There is still so much to sow and plant. Now is good to sow cabbages for autumn hearting, Brussels sprouts, French and runner beans, sweetcorn, more carrots, lettuce and multisow beetroot, even leeks if you have not already. You can set out plants of celeriac, sweetcorn, tomatoes, courgettes, squash etc.
No dig with mulches helps to retain moisture. Even a compost mulch, although it dries on top, serves to insulate soil and retain humidity below. Simply dib holes in the compost, deeper than your plants so the stems are buried.
Sowing beans, cucumbers
Until the end of May, it’s more reliable to sow runner and French beans undercover, because they do not like cool nights. You should be able to sow outside soon.
In the greenhouse I lost some bean and cucumber seeds to a mouse, but then caught it in a trap. Rodents love all fleshy seeds and in my case the hotbed offers them a home.
Meanwhile the cool-season veg planted in spring are coming along nicely at Homeacres.
Now planting (as opposed to sowing)
For most of us, the tender plants can now go out, but it’s early June for some colder northern areas. This week we are planting 3-4 week old courgettes, squash and sweetcorn, and French + runner beans at month’s end.
In greenhouses and polytunnel it’s good to plant tomatoes, cucumber, aubergines, peppers and chillies, any time during the next month. And basil too.
If you have plants looking like the aubergines below, they need repotting or planting out. When lower leaves start to yellow, there is no food left in the compost and growth stops! Many composts based on wood fibres are lower in nutrients than ones based on peat.
New beds, trial beds
My appearance on television has sparked a healthy interest among people starting out. You can make beds at any time of year, such as now, then sow and plant straightaway. No need to wait for weeds to die underneath.
The photos show some of my trial beds which are 4ft/1.2m wide, and without wooden sides. The narrow paths are 15in/40cm. In 2013 we mulched the whole area with polythene to kill the pasture weeds, for 14 weeks in the spring. The right hand strip has all its beds forked, the other two are no dig, and the left hand strip has different compost of well-decomposed cow manure. Over four years, the highest yields are from the middle strip, no dig with fine compost.
We have posted the first film of a “How to Grow” series of ten, and it covers pea shoots. This is proving quite a project because Edward is filming me with the crops at all stages, from sowing to planting to protecting/weeding/supporting where needed, and finishing with methods of harvesting.
Meanwhile on my channel the interest in Fourth Summer at Homeacres continues, it just passed 510,000 views for that one video.
I have had some exciting trips. Giving a day course at Daylesford Organics in the Cotswolds allowed me and the participants to contrast intensive no dig with large scale, 20 acre veg growing using machinery, in the market garden run by Jez. He has a heavy soil (clay loam) which was in dry, hard lumps where it had been cultivated, and it had lost a lot of moisture too. The challenge of moving to no dig on such a scale, which is possible, would require investment in compost and compost-making, and some scaling down of area to make more of the land at all times.
At Sissinghurst we saw a three quarter acre no dig garden, on yellow Kent clay. It produces five tonnes per annum of vegetables for the National Trust restaurant there. Helen Silver has got the garden running very smoothly, using one to two inches each year of green waste compost on the beds, and some small chips of green wood for the paths.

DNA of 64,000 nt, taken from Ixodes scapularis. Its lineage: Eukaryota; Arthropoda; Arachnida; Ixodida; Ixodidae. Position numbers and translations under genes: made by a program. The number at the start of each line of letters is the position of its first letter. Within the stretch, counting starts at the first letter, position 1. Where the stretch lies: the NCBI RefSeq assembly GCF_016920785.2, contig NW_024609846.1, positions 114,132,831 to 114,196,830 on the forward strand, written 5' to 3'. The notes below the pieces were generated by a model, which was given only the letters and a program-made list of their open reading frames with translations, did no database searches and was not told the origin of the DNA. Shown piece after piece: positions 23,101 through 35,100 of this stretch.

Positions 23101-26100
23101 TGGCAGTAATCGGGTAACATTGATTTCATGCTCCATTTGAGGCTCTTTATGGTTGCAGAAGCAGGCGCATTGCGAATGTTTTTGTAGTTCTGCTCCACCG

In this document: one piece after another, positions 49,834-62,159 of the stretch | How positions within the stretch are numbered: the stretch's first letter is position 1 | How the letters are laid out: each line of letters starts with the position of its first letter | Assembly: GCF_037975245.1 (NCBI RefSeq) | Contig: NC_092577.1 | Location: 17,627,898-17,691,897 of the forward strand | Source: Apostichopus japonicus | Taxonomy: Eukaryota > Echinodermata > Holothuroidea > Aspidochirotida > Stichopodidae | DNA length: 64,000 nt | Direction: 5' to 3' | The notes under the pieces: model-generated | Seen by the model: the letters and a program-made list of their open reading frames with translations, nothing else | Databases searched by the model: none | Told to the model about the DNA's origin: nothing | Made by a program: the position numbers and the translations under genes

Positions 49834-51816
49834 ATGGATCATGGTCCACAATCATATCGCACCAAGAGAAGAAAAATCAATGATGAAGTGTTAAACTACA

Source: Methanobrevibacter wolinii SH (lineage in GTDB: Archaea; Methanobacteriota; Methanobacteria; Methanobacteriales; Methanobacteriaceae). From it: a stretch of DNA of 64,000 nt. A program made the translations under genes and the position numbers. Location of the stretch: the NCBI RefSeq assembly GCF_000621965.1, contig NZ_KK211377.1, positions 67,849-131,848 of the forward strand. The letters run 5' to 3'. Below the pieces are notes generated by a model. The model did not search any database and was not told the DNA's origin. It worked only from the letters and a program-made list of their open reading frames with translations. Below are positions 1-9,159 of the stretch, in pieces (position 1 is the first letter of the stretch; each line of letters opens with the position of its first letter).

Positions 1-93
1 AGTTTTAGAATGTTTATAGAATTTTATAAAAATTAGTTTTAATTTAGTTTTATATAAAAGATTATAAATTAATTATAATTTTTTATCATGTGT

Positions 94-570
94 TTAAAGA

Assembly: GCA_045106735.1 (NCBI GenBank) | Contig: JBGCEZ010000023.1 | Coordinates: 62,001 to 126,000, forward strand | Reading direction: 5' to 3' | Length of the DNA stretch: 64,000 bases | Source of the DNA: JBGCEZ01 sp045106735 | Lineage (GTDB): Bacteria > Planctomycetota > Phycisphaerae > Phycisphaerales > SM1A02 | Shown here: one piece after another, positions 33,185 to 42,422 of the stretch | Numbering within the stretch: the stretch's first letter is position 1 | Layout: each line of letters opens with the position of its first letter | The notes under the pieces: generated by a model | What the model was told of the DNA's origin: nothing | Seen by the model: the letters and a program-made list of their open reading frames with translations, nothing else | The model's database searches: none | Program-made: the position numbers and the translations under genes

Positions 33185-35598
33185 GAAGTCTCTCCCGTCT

The next day I was speaking at Blooming Green’s no dig flower garden near Maidstone. Bec and Jen grow the flowers on beds mostly covered in mypex, with grass paths, and they have only three days a week to run the garden. Much time is saved by selling pick your own flowers.
If you are using my method of compost mulches applied in the winter months, then hoed and raked lightly in early spring to kill the tiny weeds germinating, you should have few weeds to worry about now. Simply pull any small weed seedlings you see, or hoe lightly (max. depth 1in/2cm) if you see many weed seedlings. For hoeing to work it needs to be a dry day.
You can see how few weeds are in the beds below and it has not required much time or effort to keep them so clean, often we simply pull the few weeds while picking as in this example of harvesting lettuce.
Should you still be clearing lots of perennial weeds, even starting from scratch, do check out these options for clearing.
Damage to plants
The frost damage to potato leaves is still visible, but plants are now growing strong new leaves.
Aphids are building numbers, ahead of predators breeding and feeding, to equalise numbers. If you see clusters of grey aphids on brassicas, black ones on broad beans or white ones on tomatoes, best remedy is to squirt water so that some drop off, also to make sure the soil/compost is moist, as aphids like plants that are stressed by dry conditions.
Watering, or not
I hope your weather is going to plan, but often one is dealing with endless repetition of the same conditions. Here it was very dry until two days ago and I watered salads, spinach, pea shoots, radish, turnips and new plantings. Even after the rain (24mm/an inch) I am watering plants in.
When watering plants in, direct the water onto their rootball only, not the whole bed. Repeat after two days if the weather stays dry, then leave them as long as possible, so that roots need to head downwards. Water again as harvests approach.
Sometimes in extreme dryness and warmth, you need to give extra water. On 10th May I noticed the growing points of some foot-high peas (for pods) wilting in the afternoon sun, so we watered them, as well as beetroot, kohlrabi and spring onions that are close to harvest.
Then on 14th May we caught a storm of 12mm/0.5in rain. Joy.